This mural for Lighthouse Properties spans the entire building.

IMAG8202

A parking lot near Venice beach.

IMAG3372

Plink me Tender on Abbott Kinney

Untitled-1

Some people tagging walls on the beach.

Untitled-1b

Even the palm trees are tagged.

IMAG8197

Possibly the most famous mural in Venice, “Venice Kinesis” by R. Cronk

Take a Book, Leave a Book

On a residential side street, about a block from Abbott-Kinney.

Nelson Mandela mural

Nelson Mandela. At the corner of Lincoln and Coeur D’Alene.

IMAG9930

Inside the entrance of a restaurant.

IMAG9910

Another sidestreet abstract.

IMAG9970

Stores on the boardwalk.

1

Garage doors and dumpsters, Venice style.

IMAG0036

Store windows with art for sale.

The Stronghold 1895

Perhaps a vintage mural, the Stronghold 1895.

Our Lives Intertwine art

“Our lives intertwine at neutral awareness and forever and never otherwise” -A.S. 11/19/2013

IMAG0028a

on Abbott Kinney.

Untitled-1

By @AmirImage / @Javieraphotography

IMAG0019a

This one spans the block.

1

Another one that spans a fenceline for a block.

Store with sculpture

Metal sculpture and flowery mural at a store on Rose Ave.

Stickers on the street

IMAG8164

IMAG0037

Stickers are everywhere…

IMAG9984

Private residence.

Untitled-1c

“Freedom of Choice” on a sidestreet.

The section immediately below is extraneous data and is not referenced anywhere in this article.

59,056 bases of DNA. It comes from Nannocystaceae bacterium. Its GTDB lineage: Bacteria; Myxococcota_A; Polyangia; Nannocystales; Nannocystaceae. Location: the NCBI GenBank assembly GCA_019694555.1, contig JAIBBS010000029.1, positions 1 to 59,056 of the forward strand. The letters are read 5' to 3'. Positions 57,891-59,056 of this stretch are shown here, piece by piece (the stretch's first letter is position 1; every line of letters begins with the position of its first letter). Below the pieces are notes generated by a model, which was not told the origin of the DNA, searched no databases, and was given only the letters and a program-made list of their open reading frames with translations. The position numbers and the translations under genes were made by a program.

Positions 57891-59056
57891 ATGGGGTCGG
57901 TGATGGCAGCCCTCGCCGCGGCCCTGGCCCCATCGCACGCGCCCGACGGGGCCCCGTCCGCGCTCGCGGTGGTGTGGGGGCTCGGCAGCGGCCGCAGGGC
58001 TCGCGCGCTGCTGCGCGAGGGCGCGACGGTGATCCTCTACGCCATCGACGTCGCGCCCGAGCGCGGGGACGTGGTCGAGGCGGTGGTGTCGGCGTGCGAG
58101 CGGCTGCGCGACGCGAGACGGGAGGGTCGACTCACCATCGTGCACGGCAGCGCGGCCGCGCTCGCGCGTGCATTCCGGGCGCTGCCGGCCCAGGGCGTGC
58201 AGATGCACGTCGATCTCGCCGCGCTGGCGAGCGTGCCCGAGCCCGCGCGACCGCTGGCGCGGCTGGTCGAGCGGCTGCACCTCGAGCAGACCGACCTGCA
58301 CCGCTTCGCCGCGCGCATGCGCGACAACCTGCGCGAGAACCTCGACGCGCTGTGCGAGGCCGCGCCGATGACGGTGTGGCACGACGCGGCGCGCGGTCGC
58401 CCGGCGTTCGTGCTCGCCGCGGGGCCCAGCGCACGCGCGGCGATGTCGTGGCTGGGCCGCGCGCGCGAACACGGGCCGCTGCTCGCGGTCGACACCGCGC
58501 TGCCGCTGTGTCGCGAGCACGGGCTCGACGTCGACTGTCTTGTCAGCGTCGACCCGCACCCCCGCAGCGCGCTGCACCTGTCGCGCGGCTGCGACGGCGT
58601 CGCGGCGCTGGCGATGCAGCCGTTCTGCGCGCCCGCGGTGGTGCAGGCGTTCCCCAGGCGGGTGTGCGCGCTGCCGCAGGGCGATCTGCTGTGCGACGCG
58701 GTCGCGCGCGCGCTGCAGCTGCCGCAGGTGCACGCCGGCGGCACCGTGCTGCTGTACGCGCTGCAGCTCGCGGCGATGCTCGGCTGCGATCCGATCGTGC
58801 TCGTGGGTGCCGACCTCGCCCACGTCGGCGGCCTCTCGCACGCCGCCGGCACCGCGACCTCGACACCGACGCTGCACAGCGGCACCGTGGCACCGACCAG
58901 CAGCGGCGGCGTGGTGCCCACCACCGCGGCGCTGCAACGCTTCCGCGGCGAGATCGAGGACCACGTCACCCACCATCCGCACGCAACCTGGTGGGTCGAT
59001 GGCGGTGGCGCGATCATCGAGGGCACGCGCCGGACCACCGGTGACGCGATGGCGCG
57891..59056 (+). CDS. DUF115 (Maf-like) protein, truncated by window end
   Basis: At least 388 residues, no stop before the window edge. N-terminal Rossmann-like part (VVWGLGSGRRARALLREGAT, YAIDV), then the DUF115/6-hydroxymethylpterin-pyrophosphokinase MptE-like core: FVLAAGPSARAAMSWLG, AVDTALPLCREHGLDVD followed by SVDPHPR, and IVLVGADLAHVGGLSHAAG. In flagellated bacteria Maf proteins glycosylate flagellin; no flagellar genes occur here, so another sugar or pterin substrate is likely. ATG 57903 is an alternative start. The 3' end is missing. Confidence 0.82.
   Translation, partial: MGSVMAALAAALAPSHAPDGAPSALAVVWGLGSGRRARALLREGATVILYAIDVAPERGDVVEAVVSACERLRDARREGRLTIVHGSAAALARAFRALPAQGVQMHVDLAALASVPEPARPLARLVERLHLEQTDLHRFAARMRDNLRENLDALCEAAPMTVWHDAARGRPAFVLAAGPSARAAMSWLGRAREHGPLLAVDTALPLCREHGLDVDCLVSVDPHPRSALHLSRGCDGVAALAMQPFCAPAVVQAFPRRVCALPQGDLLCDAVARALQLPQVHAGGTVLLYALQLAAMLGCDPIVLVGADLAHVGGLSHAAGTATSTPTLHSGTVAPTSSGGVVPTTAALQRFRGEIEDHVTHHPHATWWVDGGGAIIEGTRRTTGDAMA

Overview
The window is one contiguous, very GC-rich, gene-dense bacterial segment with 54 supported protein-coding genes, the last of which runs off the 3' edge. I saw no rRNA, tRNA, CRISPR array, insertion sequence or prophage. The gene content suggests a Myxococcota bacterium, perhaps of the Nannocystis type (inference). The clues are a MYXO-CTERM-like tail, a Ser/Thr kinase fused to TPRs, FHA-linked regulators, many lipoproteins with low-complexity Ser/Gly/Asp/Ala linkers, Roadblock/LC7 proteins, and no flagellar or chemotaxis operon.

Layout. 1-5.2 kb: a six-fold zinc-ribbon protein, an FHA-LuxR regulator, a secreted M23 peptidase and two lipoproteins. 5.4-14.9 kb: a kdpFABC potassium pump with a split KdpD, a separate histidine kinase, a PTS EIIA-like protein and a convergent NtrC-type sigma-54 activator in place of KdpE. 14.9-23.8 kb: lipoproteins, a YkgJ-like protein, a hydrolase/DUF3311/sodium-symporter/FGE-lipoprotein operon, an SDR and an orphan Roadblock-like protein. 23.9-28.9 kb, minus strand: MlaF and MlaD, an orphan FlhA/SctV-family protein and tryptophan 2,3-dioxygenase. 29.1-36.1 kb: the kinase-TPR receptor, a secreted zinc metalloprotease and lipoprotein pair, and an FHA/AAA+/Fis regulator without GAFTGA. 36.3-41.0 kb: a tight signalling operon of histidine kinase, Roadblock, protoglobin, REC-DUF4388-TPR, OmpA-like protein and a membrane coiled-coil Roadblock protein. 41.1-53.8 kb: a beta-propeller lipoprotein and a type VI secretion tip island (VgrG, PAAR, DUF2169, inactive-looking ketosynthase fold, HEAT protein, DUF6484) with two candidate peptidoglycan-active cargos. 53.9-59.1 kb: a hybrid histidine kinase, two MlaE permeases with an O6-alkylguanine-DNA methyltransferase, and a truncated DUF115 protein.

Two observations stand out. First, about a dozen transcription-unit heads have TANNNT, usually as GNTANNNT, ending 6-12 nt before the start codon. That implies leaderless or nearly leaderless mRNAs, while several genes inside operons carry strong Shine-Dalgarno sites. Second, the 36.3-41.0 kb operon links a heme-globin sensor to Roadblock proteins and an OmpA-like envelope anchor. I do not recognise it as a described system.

1

by David Reid.

3

On a building at Venice Blvd.

IMAG8173a

An environmentally (and socially)-conscious mural by the Women’s Coalition.

Studio murals

A private art studio nearby. The text running alongside the wall reads “The machine will be prevented from working at all.”

Untitled-1

This apartment building has a mural by each person’s door.

Walking Watching Waiting Dreaming posters

Inspiring poster set found all over the city in December 2013. A trash can had these four plastered around its sides.

The Black Hills poster

Poster: “The Black Hills Are Not For Sale”

Untitled-1c

IMAG9877

IMAG9843

IMAG9878

IMAG9945

IMAG8163

Rabbits on Abbot Kinney Blvd

IMAG8180

Canal mural near Venice Canals

IMAG9929

Historical Context

On a visit to LACMA in June 2014, I viewed an exhibit titled “Edward Biberman, Abbot Kinney and the Story of Venice” that showcased the history of mural art in Venice, California. Here’s a brief history, straight from LACMA’s write-up: “Coastal Venice, California owes its unusual character to its founder, Abbot Kinney. The original plan to transform the swampy marshland south of Santa Monica into an upscale vacation destination promised the allure of the Mediterranean Rivera…and by July 4, 1905, Venice of America had opened to the public. Kinney hired architects Norman F. Marsh and Clarence H. Russell to design the layout of the development and its principal buildings. A native of Illinois, Marsh had worked in Chicago prior to relocating to California in 1900. Consequently, their plan for Venice harked back to the celebrated 1893 Chicago World’s Fair, which included a large lagoon, canals, gondolas, a replica of a moored ship, and an amusement park—all features characteristic of ‘Kinney’s folly,’ as some skeptics came to call it.